Australia’s leading aid agencies call for urgent action to support charities amid COVID-19 crisis

Six of Australia’s leading international aid agencies are urging the Federal Government to include in their COVID-19 economic support package specific measures to help charities continue their life-saving work in the most vulnerable communities worldwide.

The organisations – CARE Australia, ChildFund Australia, Oxfam Australia, Plan International Australia, Save the Children Australia and World Vision Australia – said the not-for-profit sector was facing a perfect storm of falling revenue and unprecedented demand for their services fuelled by the pandemic.

The call comes at a time when international aid programs are even more vital, as developing countries face the risk of health systems being overwhelmed by the crisis.

Many international agencies are already adapting their work to deliver life-saving aid in response to the COVID-19 emergency, to protect people and reduce infection rates. So, we are deeply concerned about the impact of ceasing vital services at a time of unprecedented need – now more than ever, each person’s health is dependent on everyone else’s.

While we welcome the announcement of the government’s JobKeeper measures, which are now being developed, we call on the government and opposition to ensure large international aid agencies, which help millions of the most disadvantaged people – especially women and children, in Australia and overseas each year – are included in this support package.

We echo calls by the recently formed Charities Crisis Cabinet for greater support and flexible arrangements for the sector reliant on donations and grants, including:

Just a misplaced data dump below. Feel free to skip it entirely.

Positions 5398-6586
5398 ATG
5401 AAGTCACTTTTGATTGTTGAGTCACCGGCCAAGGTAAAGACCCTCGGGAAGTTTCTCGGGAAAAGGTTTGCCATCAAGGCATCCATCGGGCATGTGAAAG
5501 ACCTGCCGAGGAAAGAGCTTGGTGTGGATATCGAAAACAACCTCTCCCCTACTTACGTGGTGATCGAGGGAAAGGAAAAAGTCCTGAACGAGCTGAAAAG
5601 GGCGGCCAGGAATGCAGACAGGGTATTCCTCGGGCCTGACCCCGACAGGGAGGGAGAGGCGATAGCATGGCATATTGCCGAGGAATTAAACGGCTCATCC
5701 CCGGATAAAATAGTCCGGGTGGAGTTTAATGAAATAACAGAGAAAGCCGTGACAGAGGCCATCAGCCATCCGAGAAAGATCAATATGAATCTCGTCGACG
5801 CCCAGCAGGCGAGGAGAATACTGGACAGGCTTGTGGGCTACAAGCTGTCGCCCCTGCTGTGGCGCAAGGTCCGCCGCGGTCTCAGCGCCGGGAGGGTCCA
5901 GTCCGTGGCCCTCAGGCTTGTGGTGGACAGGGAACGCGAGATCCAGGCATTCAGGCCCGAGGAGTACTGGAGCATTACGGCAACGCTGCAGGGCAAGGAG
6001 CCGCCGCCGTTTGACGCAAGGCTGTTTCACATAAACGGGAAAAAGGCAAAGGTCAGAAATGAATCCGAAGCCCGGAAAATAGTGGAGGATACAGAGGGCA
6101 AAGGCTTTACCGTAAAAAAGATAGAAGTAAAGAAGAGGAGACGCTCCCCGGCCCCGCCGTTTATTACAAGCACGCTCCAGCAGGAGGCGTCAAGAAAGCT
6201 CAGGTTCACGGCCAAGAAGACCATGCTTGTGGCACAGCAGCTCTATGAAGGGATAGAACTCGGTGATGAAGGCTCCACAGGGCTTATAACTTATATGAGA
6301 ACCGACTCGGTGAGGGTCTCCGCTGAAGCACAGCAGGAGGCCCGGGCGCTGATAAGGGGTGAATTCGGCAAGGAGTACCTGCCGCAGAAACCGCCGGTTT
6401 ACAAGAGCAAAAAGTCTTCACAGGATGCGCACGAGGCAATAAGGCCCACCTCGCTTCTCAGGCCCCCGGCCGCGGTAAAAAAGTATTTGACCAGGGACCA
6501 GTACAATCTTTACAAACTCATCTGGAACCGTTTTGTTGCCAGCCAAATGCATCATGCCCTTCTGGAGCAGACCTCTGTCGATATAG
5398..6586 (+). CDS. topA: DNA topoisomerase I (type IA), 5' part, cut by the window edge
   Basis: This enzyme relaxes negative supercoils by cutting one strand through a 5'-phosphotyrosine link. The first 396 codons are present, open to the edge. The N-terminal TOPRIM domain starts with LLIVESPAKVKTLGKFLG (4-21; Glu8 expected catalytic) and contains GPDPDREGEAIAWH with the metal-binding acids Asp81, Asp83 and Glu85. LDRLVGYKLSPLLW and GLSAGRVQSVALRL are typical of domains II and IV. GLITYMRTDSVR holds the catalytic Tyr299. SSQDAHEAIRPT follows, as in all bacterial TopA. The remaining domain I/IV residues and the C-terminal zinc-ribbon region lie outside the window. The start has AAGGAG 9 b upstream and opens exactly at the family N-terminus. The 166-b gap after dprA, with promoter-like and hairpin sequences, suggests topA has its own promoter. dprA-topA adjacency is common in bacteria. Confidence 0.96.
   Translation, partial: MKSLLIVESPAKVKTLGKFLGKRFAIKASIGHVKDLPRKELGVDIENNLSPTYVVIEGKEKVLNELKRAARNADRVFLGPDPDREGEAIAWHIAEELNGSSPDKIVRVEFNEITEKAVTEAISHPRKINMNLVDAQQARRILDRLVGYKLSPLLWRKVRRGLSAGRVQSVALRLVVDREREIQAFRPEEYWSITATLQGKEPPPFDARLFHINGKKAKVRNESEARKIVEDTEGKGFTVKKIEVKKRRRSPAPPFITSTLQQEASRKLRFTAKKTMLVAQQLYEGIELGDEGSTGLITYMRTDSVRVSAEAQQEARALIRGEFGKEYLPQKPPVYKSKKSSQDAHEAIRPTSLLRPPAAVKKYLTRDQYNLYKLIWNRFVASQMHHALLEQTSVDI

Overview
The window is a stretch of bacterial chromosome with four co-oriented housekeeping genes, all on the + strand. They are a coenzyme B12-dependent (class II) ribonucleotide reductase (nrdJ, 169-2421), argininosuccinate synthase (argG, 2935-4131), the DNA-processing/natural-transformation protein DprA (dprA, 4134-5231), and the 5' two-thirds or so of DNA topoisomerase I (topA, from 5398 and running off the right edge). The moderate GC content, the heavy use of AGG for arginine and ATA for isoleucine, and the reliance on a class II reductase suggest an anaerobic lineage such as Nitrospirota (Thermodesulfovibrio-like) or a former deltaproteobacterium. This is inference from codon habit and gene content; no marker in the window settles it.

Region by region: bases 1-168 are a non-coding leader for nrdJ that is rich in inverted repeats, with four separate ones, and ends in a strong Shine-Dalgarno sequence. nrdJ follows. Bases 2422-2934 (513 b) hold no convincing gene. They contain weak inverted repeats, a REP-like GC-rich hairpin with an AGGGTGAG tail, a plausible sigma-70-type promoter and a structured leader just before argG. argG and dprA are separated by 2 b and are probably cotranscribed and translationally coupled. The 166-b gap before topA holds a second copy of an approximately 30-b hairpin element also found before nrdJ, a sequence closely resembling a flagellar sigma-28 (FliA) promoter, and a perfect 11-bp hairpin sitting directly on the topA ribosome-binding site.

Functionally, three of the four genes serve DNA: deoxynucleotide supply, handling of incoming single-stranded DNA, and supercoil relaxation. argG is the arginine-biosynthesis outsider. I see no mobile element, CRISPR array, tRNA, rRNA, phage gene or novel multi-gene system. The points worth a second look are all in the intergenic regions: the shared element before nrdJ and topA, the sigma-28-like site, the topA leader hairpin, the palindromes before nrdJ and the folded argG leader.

• increasing the tax deduction for donations to registered charities to 150 per cent, reviewable after the end of the COVID-19 pandemic
  • establishing a $750m Australian Charities Stabilisation Fund for charities registered with the ACNC to help to stabilise and manage cash flow as a result of COVID-19
  • low- or no-interest loans over an initial 12-month period to help with liquidity, as most charities do not have the capacity to take on debt under loans
  • lifting the cap for Fringe Benefit Tax exemptions/salary packaging for charities

Many organisations are facing a battle to survive as they contend with reduced donations from the public, while managing vastly increased workloads due to the pandemic. According to the Community Council for Australia, some of the nation’s strongest charities face losing between 20 and 40 per cent of their workforces, meaning the potential loss of up to 250,000 jobs.

Currently, Australian charities employ 1.26 million people, rely on more than 3.5 million volunteers, and contribute about 8 per cent of Australia’s gross domestic product – similar in scale to the resources sector.

We believe Australia’s role as a good neighbour and global citizen has never been more important and that charities such as ours are well placed to provide urgent hygiene and healthcare to limit the spread of coronavirus. That is why we are urging the government to work with us to limit the spread of the virus at home and in our region.

Australia’s international aid agencies are committed to standing by fellow Australians and our international neighbours, and to continue our crucial work of supporting communities. But we also need the Australian Government to stand by us in this time of a global crisis.

/Public Release. The material in this public release comes from the originating organization and may be of a point-in-time nature, edited for clarity, style and length. View in full here.